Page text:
Despite recent temperature variations that have kept local thermometers bouncing around like a pogo stick, the winter of 2012-13 has been rather blah.
Snow cover has come and gone, and come back again. Snow depths have been adequate for skiing the backcountry and after a short spell of slushy conditions, ice cover has remained pretty consistent.
Fortunately, the region was largely spared by the recent winter storm that ravaged the coast of New England, however, there is plenty of time left, in that regard.
Prior to the turn of the millennium, the truly severe weather events hit the Adirondack region only about twice a century. A few of those record setting events included The Great Windfall of 1845, The Great Floods of 1858, The Blizzard of 1888, and The Big Blow of 1950.
However, the frequency of intense weather events began to accelerate after a crippling blizzard struck the northeast in December of 1964. That event was followed soon after by another big storm that pounded the region in December of 1969.
Those initial storms provided a forewarning of a frequency that was soon to follow, and soon in November of 1971, a massive Thanksgiving Snowstorm effectively crippled the entire state. The next monster storm to pound the northeast arrived in February of 1978, and yet another hard storm arrived on February 13,1980. Fortunately, the fierce February storm of 1980 delivered enough of the necessary white stuff for the snowless community of Lake Placid to host competitions during the XIII Winter Olympic Games.
In following years, major snowstorms began pummeling the northeast with increased frequency, and a number of record setting foul-weather events occurred over the next decade with blizzards in January 1983, October, 1987 and December 1992. In March of 1993, the first Superstorm arrived, and it was packing powerful, hurricane force winds. Labeled as the ‘Storm of the Century,’ the raging blizzard was responsible for over 30 deaths and left over 2.5 million people without power for weeks. The massive storm paralyzed the entire east coast with floods in the south, and blizzard conditions throughout the northeast, but after it finally ended, there was another long lull before any similarly wayward storms occurred.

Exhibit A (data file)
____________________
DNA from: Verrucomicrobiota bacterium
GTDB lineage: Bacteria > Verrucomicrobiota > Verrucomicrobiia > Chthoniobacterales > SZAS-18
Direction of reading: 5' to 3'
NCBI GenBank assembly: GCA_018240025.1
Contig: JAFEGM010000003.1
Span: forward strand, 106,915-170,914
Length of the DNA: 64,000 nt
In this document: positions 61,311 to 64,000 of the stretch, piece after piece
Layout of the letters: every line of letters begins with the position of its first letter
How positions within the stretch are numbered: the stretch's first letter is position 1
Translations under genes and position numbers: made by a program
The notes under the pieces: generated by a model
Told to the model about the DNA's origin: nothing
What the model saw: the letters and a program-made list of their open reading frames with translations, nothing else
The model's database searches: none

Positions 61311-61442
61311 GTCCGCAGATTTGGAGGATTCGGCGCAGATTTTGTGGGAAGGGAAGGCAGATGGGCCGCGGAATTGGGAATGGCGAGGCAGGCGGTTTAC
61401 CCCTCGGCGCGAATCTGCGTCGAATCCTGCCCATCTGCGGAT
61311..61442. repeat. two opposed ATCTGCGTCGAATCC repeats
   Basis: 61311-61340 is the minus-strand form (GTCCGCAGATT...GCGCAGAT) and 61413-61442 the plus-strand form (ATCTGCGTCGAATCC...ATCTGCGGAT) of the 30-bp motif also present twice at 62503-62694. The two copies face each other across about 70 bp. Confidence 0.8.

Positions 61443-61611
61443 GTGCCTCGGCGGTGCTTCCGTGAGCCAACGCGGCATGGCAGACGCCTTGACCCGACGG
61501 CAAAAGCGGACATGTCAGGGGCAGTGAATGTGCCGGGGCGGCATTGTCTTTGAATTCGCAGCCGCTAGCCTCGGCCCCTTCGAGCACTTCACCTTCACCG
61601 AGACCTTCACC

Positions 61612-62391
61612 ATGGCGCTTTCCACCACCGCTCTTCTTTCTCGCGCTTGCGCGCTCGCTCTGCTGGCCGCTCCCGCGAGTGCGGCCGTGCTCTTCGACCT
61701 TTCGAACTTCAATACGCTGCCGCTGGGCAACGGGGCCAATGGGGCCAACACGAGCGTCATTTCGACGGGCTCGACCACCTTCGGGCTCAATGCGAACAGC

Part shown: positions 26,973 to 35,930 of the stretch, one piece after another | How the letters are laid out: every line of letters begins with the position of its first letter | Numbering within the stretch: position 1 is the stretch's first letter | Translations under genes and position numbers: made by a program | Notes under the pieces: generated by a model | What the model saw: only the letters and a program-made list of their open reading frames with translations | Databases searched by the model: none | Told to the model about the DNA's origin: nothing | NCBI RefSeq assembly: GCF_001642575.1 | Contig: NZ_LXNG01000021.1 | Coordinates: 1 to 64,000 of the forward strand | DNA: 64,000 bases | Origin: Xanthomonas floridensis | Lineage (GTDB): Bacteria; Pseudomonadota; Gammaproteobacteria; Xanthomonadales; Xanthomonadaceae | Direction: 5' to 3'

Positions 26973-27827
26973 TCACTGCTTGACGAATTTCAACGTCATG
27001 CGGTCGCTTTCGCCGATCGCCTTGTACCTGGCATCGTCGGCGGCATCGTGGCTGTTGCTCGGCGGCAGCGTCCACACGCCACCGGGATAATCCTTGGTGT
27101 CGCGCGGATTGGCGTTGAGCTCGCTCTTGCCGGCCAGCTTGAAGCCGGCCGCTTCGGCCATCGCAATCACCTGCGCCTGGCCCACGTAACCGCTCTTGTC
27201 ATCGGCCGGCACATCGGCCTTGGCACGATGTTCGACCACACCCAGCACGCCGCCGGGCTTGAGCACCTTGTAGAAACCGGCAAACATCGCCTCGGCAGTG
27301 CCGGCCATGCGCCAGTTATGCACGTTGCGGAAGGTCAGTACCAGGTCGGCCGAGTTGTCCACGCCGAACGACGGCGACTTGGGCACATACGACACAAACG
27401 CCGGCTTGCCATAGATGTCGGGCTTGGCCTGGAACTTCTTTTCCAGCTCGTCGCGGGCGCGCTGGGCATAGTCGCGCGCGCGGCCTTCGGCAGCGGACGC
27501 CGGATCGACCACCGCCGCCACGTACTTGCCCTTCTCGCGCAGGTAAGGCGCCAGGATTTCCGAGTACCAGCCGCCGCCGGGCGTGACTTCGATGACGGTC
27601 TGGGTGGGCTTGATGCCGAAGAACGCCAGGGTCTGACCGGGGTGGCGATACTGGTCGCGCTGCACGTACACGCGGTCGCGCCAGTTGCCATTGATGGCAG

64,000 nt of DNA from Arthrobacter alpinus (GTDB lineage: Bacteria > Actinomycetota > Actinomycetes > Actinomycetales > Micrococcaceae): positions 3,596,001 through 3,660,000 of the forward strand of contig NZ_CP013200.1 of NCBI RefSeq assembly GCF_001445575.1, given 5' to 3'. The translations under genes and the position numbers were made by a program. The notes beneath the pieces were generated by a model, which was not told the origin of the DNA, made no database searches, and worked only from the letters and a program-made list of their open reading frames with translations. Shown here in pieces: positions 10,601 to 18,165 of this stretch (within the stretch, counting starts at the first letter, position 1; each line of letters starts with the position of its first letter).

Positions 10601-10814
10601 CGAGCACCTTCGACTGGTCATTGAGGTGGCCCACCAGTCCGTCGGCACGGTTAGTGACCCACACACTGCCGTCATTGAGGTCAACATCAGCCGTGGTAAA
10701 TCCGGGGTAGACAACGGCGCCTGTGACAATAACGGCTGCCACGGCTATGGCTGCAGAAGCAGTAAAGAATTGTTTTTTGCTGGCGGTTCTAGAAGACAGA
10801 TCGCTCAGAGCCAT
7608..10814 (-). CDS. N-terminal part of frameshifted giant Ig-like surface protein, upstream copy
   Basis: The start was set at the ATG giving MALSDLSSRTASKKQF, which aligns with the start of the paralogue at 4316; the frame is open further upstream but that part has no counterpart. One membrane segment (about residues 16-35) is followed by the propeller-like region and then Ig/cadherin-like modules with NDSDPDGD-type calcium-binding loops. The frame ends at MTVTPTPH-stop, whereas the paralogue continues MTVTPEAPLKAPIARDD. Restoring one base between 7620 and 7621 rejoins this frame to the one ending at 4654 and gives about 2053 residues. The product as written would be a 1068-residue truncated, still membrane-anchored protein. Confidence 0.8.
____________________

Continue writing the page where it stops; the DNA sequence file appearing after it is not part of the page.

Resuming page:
Nearly a decade had passed before the long drought was finally shattered by two powerful storms that pounded the northeast with a series of punishing, back to back Nor’easters over the Christmas 2002 and New Years 2003 holiday. The devastating, double whammy of the holiday season was soon followed by another major storm that struck the northeast in a span of less than two months.
The powerful storm arrived on Presidents Day weekend, 2003, and it was the last of three devastating winter storms that rumbled through the region that season.
After three major storms plowed through the Northeast in the winter of 2002-2003, the pace of major storms began to slow again. The next major storm to visit the Northeast was a Category 3, Winter Storm. With hurricane force winds and heavy snow, it battered the Northeast on Valentine’s Day, 2007 and shut down trains, planes and automobiles, and plunged millions of households into total darkness for days.
The Valentine’s Day Disaster of 2007 was followed by The Great Ice Storm of ‘08, which encased the entire northeast in a thick layer of ice that toppled trees, telephone poles and transmission towers in late December.
The storm produced a staggering mix of ice and heavy snow that crippled the entire region for more than two weeks in an area stretching from Montreal, Canada to Washington, DC.
In recent years, the frequency of such fierce storms has steadily increased, and those storms have grown more powerful as evidenced by the destructive powers of Hurricane Floyd in 1999. Tropical Storm Irene ravaged the region’s roadways in 2011, and it will take many years for the local waterways to recover from the scouring caused by the resulting floods.